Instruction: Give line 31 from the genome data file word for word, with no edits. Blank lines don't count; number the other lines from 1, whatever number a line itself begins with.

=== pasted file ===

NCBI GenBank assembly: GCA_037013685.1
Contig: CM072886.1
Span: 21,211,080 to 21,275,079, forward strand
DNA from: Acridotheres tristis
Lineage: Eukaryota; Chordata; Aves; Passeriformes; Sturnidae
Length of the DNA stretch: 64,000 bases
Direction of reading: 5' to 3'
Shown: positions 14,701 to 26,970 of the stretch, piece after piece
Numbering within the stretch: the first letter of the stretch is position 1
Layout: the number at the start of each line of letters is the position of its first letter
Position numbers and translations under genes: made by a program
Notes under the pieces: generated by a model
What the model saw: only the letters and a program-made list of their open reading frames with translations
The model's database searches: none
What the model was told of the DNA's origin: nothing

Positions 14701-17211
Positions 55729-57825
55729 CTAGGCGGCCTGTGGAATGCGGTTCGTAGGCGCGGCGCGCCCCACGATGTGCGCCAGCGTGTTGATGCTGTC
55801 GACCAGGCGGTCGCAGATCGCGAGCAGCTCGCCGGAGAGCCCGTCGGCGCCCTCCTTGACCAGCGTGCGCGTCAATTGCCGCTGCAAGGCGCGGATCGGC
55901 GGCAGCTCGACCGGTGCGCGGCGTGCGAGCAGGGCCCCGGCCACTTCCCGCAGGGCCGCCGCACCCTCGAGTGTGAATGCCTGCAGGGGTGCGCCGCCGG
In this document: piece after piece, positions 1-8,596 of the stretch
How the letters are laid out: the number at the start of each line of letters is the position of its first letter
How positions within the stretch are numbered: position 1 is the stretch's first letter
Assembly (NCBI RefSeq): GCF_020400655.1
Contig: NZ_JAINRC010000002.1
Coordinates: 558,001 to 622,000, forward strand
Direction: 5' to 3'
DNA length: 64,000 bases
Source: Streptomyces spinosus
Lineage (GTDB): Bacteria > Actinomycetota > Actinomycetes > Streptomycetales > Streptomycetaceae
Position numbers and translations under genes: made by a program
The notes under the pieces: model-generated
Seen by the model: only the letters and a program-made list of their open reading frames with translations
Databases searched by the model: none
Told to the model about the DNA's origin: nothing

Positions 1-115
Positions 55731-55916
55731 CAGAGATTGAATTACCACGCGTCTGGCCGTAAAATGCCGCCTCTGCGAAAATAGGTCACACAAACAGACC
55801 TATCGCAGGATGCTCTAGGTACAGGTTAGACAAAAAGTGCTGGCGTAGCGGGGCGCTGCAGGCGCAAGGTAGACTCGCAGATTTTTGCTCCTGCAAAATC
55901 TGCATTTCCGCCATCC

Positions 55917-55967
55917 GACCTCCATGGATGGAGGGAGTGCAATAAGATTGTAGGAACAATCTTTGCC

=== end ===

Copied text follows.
Position numbers and translations under genes: made by a program